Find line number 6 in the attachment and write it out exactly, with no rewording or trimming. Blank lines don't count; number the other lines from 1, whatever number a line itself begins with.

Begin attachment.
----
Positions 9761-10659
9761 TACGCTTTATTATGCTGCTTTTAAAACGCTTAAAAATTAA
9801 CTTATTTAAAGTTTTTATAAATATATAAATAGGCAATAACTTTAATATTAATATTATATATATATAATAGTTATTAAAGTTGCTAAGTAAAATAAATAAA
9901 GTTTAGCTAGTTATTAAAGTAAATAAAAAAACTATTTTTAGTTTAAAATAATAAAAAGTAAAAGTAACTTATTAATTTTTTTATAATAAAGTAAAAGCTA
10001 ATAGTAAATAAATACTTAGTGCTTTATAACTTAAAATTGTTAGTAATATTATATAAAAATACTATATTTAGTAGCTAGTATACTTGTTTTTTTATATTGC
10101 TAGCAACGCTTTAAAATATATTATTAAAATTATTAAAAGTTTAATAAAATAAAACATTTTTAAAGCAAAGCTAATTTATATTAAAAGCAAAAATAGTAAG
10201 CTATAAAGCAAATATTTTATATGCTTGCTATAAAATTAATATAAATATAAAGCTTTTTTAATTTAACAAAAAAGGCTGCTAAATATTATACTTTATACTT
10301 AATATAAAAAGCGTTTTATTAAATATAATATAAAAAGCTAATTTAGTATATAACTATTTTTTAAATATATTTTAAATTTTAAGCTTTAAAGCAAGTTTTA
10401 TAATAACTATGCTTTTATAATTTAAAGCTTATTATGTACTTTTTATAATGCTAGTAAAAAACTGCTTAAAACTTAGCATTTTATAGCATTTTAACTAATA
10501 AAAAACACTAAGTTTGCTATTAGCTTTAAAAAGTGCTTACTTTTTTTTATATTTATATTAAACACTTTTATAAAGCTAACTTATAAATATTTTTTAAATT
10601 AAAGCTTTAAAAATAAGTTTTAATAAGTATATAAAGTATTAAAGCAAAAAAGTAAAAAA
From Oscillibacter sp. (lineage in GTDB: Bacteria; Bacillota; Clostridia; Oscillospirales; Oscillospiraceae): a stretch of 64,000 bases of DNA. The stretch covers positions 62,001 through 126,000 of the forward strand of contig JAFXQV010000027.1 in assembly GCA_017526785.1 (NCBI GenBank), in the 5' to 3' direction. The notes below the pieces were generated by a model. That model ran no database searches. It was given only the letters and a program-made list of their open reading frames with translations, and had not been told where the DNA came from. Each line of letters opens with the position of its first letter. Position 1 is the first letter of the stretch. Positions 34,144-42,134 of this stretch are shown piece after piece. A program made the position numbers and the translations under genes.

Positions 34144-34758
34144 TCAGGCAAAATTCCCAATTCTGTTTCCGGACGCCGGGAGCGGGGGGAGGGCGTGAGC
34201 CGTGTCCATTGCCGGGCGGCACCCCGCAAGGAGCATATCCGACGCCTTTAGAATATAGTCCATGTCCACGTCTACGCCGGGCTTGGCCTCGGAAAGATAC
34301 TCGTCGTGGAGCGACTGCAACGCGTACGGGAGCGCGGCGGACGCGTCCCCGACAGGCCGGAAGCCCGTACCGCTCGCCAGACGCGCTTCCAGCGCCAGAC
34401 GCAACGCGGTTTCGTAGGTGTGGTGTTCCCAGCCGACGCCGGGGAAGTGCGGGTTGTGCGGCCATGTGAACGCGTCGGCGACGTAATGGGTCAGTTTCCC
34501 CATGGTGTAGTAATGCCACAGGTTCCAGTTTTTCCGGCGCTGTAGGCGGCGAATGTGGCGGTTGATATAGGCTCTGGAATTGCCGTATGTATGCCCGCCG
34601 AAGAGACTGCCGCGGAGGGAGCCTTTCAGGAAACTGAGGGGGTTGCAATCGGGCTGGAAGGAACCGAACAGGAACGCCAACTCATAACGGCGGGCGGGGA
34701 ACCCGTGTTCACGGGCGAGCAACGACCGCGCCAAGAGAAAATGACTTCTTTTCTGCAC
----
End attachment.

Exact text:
10101 TAGCAACGCTTTAAAATATATTATTAAAATTATTAAAAGTTTAATAAAATAAAACATTTTTAAAGCAAAGCTAATTTATATTAAAAGCAAAAATAGTAAG